Saturday, May 14, 2011
There's something rather ironic today about the blindness of justice, all being equal under the law. An Iranian man who after repeated rejection by a woman, threw a bucket of concentrated sulphuric acid in her face was to receive the same punishment himself today. At noon, he was to be anaesthetised then acid dropped into his eyes by medically qualified personnel. The woman, blinded and disfigured for life, without benefit of anaesthesia, is apparently quite willing to do to him exactly what he did to her and has travelled from Spain in order to be prepared to do so. After repeated and hitherto unsuccessful attempts to restore her sight in Barcelona, she has insisted on her right under the law and is currently deaf to all entreaty from her own and other Western governments to either pardon him or accept financial compensation, which is the only legal way to avoid sentence being carried out. An eye for an eye or qesas (retributive justice in kind) is carried out rarely, usually for murder and the moral quagmire is appalling. Western culture recoils at the barbarity of both the offence and its punishment but Iran is an immature democracy, ruled by a theocratic elite and the likelihood of this woman saying 'go, and sin no more' is remote.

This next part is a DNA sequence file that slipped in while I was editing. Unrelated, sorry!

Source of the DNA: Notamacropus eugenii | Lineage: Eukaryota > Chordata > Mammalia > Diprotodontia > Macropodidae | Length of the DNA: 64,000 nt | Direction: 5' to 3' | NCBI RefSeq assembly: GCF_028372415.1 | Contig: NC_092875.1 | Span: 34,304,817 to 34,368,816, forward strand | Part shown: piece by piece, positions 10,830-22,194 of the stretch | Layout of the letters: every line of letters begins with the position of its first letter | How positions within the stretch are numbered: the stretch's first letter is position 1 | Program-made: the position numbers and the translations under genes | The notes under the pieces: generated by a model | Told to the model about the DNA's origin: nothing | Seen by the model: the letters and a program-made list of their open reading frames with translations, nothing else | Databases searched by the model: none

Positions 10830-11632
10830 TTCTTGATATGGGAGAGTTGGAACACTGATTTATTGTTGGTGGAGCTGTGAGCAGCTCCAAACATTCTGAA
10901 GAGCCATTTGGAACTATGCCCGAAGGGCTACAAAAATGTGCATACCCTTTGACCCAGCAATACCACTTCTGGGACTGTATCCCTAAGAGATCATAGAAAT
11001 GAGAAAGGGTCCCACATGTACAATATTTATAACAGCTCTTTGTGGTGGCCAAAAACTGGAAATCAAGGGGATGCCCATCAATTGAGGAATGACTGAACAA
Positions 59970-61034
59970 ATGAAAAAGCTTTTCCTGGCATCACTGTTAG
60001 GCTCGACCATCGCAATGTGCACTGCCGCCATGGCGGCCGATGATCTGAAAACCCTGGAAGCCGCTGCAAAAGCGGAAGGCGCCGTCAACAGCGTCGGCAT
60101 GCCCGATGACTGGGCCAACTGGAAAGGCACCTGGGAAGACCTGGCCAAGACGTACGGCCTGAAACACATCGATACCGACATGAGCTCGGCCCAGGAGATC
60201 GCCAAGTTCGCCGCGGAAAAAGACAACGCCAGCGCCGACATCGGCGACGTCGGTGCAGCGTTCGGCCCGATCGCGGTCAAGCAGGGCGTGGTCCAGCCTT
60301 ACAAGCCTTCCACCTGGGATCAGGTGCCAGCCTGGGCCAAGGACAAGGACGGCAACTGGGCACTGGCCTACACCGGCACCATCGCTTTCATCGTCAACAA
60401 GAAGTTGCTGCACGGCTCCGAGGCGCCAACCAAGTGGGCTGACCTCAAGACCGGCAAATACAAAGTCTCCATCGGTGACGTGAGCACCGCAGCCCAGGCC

As of this moment, sentence has been postponed but the Damoclean threat - an appalling punishment in itself - still hovers.
Many around the world commented that the efficient dispatch of the skinny old man in Abbotabad last week carries moral consequences of similar magnitude. The story is told of Alexander the Great and a pirate he captured. The Emperor (Obama) placed the pirate (Osama) on trial, angrily demanding of him "How dare you molest the seas?". The pirate responded "How dare you molest the whole world? Because I do it with a small boat and you do it with a great navy, I am called a pirate and you an emperor." (Augustine,City of God) We might observe that a trial was not, in this case, granted to the 'pirate'; instead his guilt was assumed and, one might argue, retributive justice was similarly applied.